The search for the unified definition of Knowledge...
I could not resist!
Knowledge has nearly as many definitions as the number of authors who wrote about it or about a related subject such as Knowledge Management (by the way, you can find quite a few definitions of KM as well and maybe this explains that).
Well, guess what, I had to give “my” own definition!
On the ActKM listserve (http://www.actkm.com/ ) a still on-going debate on the definition of knowledge generated very valuable insights. I have extracted a few extracts and composed a definition attempting to synthesize the thinking of all these bright individuals:
Dave Snowden (http://www.cognitive-edge.com/ ) quoting Prusak and Davenport in their book “Working Knowledge”:
"Knowledge is a fluid mix of framed experience, values, contextual information, and expert insight that provides a framework for evaluating and incorporating new experiences and information. It originates and is applied in the minds of knowers. In organizations, it often becomes embedded not only in documents or repositories but also in organizational routines, processes, practices, and norms"
Joe Firestone’s definition (http://www.kmci.org/media/Whatknowledgeis%20(non-fiction%20version).pdf ):
“Knowledge is a tested, evaluated and surviving structure of information (e.g., DNA instructions, synaptic structures, beliefs, or claims) that is developed by a living system to help itself solve problems and which may help it to adapt.”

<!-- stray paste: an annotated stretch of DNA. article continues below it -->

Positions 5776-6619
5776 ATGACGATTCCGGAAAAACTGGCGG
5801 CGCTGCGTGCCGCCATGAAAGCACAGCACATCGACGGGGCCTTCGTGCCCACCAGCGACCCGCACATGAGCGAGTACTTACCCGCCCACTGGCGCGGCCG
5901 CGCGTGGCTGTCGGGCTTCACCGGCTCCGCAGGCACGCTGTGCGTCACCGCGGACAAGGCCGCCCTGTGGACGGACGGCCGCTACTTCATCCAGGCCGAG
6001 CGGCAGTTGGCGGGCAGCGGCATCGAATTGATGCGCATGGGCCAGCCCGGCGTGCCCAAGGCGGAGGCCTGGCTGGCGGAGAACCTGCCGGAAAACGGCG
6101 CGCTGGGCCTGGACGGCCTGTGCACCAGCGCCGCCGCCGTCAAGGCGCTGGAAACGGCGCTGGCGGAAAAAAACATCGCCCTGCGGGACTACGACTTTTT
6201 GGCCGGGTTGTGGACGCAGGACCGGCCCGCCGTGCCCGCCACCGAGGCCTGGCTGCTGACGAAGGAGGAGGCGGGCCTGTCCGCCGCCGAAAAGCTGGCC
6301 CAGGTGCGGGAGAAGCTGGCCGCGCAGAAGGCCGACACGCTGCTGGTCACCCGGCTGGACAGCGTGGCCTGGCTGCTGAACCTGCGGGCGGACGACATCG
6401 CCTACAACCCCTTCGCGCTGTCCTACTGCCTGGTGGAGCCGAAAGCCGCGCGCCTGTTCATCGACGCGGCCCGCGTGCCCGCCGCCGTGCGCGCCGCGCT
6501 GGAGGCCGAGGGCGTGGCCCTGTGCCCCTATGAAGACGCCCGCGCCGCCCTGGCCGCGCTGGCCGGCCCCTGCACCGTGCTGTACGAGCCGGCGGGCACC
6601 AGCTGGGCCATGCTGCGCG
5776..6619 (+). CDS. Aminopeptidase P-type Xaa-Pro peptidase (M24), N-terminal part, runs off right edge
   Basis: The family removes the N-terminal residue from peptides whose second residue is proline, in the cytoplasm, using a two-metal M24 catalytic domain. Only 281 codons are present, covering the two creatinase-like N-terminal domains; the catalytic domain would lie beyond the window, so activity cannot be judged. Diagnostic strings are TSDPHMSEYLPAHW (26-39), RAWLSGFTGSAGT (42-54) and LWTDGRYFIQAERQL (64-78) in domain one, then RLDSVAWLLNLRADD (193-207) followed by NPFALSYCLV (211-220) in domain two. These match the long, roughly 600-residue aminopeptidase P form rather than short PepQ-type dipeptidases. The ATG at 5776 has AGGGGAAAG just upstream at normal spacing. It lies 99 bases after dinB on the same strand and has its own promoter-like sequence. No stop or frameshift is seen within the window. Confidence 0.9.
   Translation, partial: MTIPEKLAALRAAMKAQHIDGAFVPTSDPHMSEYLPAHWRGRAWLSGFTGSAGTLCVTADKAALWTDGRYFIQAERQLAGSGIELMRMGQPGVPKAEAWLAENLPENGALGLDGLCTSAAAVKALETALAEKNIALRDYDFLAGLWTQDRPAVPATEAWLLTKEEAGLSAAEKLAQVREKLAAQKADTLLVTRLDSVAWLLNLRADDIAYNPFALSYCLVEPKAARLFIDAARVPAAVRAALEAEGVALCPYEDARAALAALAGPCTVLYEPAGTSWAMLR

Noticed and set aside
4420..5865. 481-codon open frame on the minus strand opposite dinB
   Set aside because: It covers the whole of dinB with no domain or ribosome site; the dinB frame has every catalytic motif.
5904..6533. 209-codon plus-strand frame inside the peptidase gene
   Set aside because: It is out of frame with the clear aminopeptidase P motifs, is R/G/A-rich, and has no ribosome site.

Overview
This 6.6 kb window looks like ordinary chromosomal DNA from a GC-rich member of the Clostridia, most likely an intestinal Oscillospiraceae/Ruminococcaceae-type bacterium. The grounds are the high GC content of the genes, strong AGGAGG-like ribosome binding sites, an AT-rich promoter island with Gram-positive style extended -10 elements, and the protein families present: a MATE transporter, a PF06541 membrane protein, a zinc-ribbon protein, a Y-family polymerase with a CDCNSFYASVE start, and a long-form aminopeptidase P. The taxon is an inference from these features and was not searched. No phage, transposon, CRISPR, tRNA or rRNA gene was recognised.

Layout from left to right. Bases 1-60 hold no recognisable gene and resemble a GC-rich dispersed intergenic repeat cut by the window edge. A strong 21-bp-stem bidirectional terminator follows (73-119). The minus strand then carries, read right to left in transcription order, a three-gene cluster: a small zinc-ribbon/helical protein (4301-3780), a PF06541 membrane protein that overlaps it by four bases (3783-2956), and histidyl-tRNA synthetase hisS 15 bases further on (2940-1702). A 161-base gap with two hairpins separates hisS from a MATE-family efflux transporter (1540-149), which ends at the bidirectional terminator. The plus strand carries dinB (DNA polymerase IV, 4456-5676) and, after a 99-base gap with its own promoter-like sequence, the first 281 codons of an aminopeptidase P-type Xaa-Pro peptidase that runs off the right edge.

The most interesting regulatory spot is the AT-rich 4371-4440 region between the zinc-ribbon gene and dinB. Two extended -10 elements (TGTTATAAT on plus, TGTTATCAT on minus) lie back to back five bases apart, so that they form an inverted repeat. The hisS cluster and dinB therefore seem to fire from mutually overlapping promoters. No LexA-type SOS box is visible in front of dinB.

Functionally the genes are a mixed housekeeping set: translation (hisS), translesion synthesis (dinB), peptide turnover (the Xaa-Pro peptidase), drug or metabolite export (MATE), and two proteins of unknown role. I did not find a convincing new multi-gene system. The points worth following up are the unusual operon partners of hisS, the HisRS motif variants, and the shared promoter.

Han Van Loon’s version of Joe’s definition (http://www.lc-stars.com/ ):
"Knowledge is a learned and analysed structure of awareness based upon
information (e.g., DNA instructions, synaptic structures, beliefs, or
claims) that is developed by a living system."
A suggestion of a synthesis:
Knowledge is a learned and evaluated fluid mix of framed experience, values, contextual information and expert insight; that is developed by a living system. In organizations, knowledge often becomes embedded not only in documents or repositories but also in organizational routines, processes, practices, and norms.
Living systems use knowledge either instinctively or in a state of awareness (typically the latter first then the former through acquisition of reflexes for repetitive actions) to compete for resources and survival, through solving problems, adapting to challenges and setting objectives.
Still on the ActKM listserver, Kaye Vivian (http://dove-lane.com/ ) writes:
“The abstraction we call "Knowledge" has three aspects (I propose):
(1) what is acquired by learning
(2) the sum of everything known
(3) a state of awareness
and perhaps a fourth for those who argue that knowledge can exist in neural, hormonal or sensory systems:
Kaye goes on then asking us all if we can think of an instance of knowledge that does not fit into any of these four aspects. Assuming for a moment that none can be found, I think that my suggested definition above does try to cater for all 4 of these aspects.
But hold on! Don’t get over excited! I surely have not suddenly stumbled on the unified definition of knowledge. I will post it on ActKM as well and I anticipate quite a bit of constructive criticism. I will keep you informed and will amend the definition accordingly.
So watch this space...